Corn is trading higher this morning and would be on track for a fourth consecutively higher close as prices rebound from oversold conditions.
Yesterday’s export inspections report was within trade expectations at 713k tons, but that was below last week’s 946k tons and also lower than the previous year at this time.
Brazil’s first crop corn harvest is now 8.4% complete as of January 19 which compares to 1.5% a year ago and the 5-year average of 5.8%.
Yesterday, the funds were estimated to have bought back 500 contracts of corn, but still hold a very large net short position, and open interest has risen significantly.
Soybeans are trading higher this morning after a strong close yesterday. Soybean meal has been trending lower but is up today, while soybean oil is slightly lower along with crude oil.
Brazil’s soy harvest for 23/24 is 6% complete which compares to 2.3% last week and 1.8% a year ago. The areas that suffered from drought have been getting harvested first.
China is continuing its plans to expand oilseed production in the country by planting GMO soybeans and corn in an effort to reduce reliance on other countries for imports.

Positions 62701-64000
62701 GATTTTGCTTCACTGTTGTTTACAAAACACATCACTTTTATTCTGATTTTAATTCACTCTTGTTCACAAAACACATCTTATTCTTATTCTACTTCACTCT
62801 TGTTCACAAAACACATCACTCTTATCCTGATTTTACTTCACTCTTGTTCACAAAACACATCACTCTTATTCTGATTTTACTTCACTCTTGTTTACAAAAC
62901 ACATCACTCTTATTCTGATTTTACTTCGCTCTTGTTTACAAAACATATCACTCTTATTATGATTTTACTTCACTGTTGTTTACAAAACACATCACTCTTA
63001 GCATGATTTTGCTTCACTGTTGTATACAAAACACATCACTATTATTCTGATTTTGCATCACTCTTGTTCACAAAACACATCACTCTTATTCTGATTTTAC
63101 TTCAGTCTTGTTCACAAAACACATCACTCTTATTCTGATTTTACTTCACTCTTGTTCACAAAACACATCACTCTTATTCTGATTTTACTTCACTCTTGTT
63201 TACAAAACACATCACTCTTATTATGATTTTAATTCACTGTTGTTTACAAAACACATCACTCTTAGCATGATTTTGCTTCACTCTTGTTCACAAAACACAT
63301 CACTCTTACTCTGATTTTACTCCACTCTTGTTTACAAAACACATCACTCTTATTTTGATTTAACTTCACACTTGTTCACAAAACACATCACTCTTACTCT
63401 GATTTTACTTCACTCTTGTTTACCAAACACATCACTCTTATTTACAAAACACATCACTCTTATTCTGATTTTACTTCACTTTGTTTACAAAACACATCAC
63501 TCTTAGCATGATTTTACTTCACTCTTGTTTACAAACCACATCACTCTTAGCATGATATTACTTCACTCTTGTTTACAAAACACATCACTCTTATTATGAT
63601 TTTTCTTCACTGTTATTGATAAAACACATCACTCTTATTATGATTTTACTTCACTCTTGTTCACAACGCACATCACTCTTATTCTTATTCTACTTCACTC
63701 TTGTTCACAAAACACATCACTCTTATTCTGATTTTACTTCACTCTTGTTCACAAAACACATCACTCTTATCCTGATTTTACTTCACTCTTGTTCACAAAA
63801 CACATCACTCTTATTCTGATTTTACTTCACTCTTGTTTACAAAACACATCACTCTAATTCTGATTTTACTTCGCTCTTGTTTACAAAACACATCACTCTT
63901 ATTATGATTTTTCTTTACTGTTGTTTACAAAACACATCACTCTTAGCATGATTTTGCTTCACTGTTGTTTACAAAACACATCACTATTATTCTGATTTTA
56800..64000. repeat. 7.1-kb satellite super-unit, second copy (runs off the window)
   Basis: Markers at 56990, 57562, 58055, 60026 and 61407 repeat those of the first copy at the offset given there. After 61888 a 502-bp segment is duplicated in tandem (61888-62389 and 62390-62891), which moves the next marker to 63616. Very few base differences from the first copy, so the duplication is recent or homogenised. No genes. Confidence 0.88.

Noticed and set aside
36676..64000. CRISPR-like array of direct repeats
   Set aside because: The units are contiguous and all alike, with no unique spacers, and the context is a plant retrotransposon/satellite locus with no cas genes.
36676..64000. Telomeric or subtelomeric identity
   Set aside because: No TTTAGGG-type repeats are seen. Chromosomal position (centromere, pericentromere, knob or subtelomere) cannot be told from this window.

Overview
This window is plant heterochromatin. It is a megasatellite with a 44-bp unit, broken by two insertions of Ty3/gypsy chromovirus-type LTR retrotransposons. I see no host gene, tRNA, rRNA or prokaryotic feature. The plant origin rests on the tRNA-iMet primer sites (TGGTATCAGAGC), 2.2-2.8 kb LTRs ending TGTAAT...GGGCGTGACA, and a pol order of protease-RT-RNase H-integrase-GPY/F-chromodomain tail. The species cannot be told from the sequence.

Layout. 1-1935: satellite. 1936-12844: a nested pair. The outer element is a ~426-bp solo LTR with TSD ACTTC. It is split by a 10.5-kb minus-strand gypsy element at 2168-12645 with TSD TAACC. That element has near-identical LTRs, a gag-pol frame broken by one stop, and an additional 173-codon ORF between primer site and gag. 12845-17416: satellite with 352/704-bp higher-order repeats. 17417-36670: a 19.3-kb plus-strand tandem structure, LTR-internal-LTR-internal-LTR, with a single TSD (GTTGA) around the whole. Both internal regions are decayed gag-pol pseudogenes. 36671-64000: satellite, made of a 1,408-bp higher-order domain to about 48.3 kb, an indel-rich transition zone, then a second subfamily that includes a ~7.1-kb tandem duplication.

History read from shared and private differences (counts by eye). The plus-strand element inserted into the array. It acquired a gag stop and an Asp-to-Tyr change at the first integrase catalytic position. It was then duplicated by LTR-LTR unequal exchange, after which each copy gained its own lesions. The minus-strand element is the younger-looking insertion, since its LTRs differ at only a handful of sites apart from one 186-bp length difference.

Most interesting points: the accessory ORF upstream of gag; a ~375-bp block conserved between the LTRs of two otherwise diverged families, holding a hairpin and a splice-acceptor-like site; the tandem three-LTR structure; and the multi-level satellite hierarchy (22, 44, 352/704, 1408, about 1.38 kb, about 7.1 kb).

Yesterday’s export inspections were a little soft at 1,161k tons which was down 9.2% from the previous week and down 36.9% from a year ago.
All three wheat classes are trading slightly higher this morning, and March Chicago wheat would be on track for a fifth consecutive higher close despite slow export sales.
Australia’s weather has improved lately, and its wheat crop is now estimated as much as 5 mmt higher than previous estimates.
Yesterday’s export sales were soft again at 314k tons but were slightly higher than last week. A good portion of that wheat is bound for China which is encouraging.
Yesterday, funds were estimated to have bought back 2,000 contracts of wheat which would have reduced their net short position slightly. Funds have been slowly unraveling their short position over the past few weeks.
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